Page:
One hypothesis suggests that the plaques are formed to keep the Ab42 (or a precursor, like ADDLs) from floating around. The floating Ab42 kills brain cells. Therefore, tying up the Ab42 in plaques is actually a defense mechanism. Thus, smokers have fewer defensive plaques, more floating Ab42, and more AD.

    TK Kenyon, tkkenyon.com

    This essay was reprinted from The Science For Non-Majors Blog. The version at the blogsite has embedded references to the PubMed abstracts:
    science4non-majors.blogspot.com
    If you found this article helpful, please Digg it at Digg.com: digg.com/health/How_to_prevent_Alzheimer_s_Disease_Light_up_a_cigarette

    Now, would you take up smoking? Even if if prevents AD?
     
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  3. spuriousmonkey Banned Banned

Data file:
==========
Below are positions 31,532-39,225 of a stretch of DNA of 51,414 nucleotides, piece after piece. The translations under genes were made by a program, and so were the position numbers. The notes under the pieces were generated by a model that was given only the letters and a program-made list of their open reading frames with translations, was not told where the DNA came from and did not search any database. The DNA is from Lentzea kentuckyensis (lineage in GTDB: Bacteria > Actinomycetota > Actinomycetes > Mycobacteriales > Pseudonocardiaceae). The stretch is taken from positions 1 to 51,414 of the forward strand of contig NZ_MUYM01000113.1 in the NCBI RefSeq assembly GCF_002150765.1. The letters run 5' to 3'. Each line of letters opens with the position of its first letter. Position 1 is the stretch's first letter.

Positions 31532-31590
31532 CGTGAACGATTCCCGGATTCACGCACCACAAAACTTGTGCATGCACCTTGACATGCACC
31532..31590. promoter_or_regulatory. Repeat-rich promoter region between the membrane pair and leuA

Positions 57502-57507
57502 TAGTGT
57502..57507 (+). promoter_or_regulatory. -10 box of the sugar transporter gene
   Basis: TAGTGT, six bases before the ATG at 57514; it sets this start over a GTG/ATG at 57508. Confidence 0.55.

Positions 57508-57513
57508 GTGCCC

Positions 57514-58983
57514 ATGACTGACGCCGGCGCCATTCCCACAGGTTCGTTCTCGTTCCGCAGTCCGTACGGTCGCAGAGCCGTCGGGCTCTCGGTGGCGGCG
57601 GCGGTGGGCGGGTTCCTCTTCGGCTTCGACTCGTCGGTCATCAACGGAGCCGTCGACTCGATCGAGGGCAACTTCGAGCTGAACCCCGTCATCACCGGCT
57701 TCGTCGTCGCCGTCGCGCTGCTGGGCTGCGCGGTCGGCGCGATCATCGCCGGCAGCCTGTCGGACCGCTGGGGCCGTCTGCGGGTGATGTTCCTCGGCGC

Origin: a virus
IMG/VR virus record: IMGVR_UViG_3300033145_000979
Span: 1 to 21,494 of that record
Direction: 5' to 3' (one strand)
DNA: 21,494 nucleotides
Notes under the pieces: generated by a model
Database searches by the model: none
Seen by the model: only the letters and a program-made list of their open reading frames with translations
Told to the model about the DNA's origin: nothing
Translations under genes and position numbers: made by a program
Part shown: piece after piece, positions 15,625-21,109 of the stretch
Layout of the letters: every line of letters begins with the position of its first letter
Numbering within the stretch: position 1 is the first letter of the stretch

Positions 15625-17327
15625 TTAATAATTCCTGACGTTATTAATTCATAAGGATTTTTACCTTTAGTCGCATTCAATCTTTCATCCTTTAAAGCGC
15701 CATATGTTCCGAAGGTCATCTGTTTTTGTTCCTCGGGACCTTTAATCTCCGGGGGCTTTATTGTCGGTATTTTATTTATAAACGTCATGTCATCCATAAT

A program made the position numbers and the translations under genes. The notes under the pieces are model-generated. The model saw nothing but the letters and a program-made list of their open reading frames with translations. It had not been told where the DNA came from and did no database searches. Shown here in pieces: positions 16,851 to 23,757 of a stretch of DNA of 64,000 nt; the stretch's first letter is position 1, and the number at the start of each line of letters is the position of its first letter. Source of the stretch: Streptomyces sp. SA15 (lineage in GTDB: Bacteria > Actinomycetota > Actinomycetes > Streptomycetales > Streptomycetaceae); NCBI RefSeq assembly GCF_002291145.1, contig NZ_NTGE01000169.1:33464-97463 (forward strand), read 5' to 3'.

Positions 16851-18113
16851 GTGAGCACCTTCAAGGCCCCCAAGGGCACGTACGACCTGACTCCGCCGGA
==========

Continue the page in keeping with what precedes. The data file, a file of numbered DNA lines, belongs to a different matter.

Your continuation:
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    Hello tkkenyon,

    smoking can cause diseases of
    1. the cardiovascular system, in particular smoking being a major risk factor for a myocardial infarction (heart attack),
    2. diseases of the respiratory tract such as Chronic Obstructive Pulmonary Disease (COPD) and emphysema
    3. cancer, particularly lung cancer and cancers of the larynx and tongue.

    wiki

    Is a premature death worth decreasing the risk of altzheimer?
     
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  5. imaplanck. Banned Banned

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    This is very interesting to me. I am a very light smoker(smoke about 60 a week), and I personally think smoking is over demonized. There are somewhat paradoxical anomalies to smoking (but then my nan is 80 smoked since a teenager and is in great health and mobility(I tell no lie)), we should see markidly higher life expectancy in groups that dont smoke to groups that dont, but unlike in the case of diet or wealth, correct me if Im wrong but there never seems to be a big difference Topographically between heavy smoking groups and nonsmoking-light smoking groups, we just get pounded with the rat and mice data type thing, or biopsies that are conclude a smoking related death(but this of course doesnt take into account that the patient could have died at a similar age if he never smoked in his life).